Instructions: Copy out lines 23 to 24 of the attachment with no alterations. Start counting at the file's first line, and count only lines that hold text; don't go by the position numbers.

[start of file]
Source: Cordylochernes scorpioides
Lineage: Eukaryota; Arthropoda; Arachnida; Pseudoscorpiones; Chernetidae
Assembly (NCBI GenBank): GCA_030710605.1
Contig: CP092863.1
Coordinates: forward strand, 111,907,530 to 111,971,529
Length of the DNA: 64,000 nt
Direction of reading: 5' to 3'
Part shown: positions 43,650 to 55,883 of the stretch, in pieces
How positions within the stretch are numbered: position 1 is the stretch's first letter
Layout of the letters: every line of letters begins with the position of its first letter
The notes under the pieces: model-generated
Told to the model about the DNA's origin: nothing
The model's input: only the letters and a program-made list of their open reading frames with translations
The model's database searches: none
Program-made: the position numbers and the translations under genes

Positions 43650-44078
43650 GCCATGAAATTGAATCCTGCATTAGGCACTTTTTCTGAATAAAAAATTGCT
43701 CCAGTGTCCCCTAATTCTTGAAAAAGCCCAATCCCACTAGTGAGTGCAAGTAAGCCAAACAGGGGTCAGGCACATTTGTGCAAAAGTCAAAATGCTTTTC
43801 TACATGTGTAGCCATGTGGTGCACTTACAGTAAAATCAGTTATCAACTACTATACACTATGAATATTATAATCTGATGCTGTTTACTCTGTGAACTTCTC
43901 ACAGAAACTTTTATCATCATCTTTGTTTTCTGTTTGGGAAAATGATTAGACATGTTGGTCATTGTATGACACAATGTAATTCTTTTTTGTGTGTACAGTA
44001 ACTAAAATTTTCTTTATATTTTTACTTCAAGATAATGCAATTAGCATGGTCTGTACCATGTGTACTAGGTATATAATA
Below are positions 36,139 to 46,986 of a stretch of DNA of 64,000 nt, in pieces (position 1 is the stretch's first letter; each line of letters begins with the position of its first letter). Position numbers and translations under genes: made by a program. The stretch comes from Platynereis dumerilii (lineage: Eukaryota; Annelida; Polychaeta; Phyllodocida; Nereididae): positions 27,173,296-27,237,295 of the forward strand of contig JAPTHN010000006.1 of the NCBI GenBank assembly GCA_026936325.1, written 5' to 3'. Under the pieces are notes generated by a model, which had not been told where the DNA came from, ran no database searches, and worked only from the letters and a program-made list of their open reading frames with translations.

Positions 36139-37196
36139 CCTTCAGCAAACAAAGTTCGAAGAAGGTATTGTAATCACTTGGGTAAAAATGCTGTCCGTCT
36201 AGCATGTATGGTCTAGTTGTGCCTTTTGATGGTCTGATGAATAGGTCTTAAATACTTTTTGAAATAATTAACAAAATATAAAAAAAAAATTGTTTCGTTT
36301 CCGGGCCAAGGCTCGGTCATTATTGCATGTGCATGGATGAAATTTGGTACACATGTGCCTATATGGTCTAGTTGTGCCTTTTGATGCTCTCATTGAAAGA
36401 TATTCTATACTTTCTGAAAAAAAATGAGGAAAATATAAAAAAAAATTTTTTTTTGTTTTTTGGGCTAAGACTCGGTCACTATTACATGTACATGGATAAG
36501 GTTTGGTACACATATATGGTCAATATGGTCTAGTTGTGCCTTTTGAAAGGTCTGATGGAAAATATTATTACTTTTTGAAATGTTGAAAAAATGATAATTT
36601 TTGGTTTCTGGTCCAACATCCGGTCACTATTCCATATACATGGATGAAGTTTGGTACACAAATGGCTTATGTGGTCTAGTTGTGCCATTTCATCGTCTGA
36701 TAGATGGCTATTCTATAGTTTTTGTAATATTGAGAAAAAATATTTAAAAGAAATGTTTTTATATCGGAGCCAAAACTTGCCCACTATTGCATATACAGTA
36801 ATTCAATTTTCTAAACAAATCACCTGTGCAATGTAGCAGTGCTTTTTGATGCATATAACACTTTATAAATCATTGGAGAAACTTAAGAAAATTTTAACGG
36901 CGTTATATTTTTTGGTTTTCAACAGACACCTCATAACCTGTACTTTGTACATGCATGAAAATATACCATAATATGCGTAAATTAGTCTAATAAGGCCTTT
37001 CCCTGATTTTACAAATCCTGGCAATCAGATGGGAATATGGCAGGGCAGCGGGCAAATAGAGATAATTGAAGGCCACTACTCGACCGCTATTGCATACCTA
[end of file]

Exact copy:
Positions 36139-37196
36139 CCTTCAGCAAACAAAGTTCGAAGAAGGTATTGTAATCACTTGGGTAAAAATGCTGTCCGTCT